Friday, August 08, 2008
More Reasons Against that Early Election Argument
'But whoever wins the party contest would surely have to give a public commitment to hold an early general election.
So here again, we see evidence of the belief that any product of a Labour contest to unseat Brown would be 'honour bound by democracy' to hold an election pretty damn soon. As I tried to explain yesterday, that would be a thoroughly honest and proper argument to adduce, as some have chosen to in the recent past. However, I also pointed out that that doyen of readers of British political runes, Peter Riddell, had emphasised that no Brown replacement would or should face such an obligation. Today we find that another influential columnist, Martin Kettle, argues the same, in the process mining a little more of the relevant history.
He points out that Anthony Eden(pictured) is the only modern example of a 'new leader calling an election after succeeding a PM of his own party'.
'it does not seem to have occurred to Eden that he had any kind of moral obligation - of the sort that floats in and out of many discussions on this subject today - to go to the country. Quite the reverse. "His instinct is for going on, as the bolder and more honourable course," [my italics] wrote Harold Macmillan in his diary after a private conversation with Eden on April 3 1955. "What AE would like to do wd be to go to the broadcast and the TV and announce 'No election this year'."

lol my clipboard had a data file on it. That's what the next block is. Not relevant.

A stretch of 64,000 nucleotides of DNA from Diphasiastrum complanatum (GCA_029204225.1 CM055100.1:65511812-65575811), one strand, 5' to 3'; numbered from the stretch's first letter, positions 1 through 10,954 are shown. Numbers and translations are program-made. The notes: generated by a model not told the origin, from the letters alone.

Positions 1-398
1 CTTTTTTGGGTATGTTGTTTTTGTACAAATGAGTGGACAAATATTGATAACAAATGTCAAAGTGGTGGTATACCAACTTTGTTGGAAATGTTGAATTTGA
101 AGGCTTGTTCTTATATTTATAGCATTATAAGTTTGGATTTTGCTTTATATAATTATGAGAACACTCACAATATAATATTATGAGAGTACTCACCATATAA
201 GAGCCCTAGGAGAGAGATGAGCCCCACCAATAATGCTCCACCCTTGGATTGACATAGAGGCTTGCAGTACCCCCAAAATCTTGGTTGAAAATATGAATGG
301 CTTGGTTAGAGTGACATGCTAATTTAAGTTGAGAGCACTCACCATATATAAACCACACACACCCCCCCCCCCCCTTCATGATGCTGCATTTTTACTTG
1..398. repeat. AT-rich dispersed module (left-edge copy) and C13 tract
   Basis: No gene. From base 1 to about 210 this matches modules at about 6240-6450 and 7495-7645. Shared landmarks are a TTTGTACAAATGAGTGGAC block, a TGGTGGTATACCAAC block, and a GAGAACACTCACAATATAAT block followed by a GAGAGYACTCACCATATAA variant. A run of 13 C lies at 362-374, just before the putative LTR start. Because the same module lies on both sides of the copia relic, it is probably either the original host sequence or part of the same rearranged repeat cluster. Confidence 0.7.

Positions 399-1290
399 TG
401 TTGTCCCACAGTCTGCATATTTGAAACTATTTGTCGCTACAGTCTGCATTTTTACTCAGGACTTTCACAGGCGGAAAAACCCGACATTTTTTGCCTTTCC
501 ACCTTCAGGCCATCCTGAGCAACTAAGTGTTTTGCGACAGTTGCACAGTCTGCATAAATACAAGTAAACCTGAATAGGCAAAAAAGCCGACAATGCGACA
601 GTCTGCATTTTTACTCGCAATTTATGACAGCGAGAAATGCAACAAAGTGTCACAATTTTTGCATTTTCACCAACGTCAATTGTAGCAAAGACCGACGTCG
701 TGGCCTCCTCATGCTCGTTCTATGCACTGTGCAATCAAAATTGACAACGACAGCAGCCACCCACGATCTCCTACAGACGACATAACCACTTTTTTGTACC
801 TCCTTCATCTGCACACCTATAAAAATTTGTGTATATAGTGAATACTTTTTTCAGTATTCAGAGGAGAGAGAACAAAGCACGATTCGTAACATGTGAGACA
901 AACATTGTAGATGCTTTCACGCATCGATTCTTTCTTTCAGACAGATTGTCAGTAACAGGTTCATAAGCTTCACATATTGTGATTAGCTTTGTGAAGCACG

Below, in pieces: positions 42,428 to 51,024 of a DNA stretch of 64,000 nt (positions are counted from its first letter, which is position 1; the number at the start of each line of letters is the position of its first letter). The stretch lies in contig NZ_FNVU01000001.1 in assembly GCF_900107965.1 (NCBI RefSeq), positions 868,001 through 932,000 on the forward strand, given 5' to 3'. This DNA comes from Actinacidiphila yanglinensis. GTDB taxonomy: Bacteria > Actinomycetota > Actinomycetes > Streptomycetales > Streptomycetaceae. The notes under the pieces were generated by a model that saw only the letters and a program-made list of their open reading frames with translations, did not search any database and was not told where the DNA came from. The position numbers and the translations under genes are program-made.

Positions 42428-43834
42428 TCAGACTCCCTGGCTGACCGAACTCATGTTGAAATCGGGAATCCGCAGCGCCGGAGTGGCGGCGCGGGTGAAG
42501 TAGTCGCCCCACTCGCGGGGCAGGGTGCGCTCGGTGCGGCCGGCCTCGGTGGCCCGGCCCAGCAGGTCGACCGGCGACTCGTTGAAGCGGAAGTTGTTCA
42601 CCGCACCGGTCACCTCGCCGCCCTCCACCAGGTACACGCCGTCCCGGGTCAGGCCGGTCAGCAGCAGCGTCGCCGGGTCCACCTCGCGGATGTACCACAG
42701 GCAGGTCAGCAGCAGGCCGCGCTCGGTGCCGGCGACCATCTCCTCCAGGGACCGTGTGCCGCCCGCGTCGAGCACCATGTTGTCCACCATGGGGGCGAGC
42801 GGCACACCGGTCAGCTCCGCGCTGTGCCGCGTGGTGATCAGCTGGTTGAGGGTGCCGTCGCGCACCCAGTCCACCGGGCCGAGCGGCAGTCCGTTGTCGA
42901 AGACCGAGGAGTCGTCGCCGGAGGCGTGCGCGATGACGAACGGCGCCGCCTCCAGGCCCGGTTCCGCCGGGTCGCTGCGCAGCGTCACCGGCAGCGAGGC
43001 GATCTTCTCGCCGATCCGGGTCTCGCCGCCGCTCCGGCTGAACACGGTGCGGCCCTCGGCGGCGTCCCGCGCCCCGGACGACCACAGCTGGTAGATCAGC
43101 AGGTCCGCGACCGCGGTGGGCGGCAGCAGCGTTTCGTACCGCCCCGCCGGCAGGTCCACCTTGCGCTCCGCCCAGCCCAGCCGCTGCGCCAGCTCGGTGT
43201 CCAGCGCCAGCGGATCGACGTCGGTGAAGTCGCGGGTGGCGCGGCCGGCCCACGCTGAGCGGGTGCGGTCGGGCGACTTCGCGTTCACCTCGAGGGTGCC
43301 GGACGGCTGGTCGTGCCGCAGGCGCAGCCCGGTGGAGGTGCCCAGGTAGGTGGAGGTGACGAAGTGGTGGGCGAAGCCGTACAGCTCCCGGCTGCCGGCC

Apparently he thought going early would be seen as 'opportunistic' , though this was eventually what he chose to do. It's a bit hard to see that term being applied to any Labour leader when their poll ratings are at present levels. The only other time two replacements have occured during one parliamentary session was in 1940 when Churchill took over from Chamberlain: clearly not normal conditions. Kettle admits any newcomer would have to answer the expected clamour for an early election. He(or she) could do so by citing: the partisan provenance of some of these calls; the need to allow a decent time for voters to judge if the newcomer had a reasonable programme to offer; and that a stable period was needed to cope with international turbulences. Finally:
He would have to defend the current system as being the right parliamentary way of doing things. Above all, he must not lightly give up the card that gives him discretion over election timing.
However, all this conjecture is dependent on a contest taking place, and that is by no means even a short-odds bet. Indeed if Labour's Austin Mitchell is to be believed: "We're so incompetent we wouldn't know how to carry out a coup". Maybe we'd need the nasty party to demonstrate that.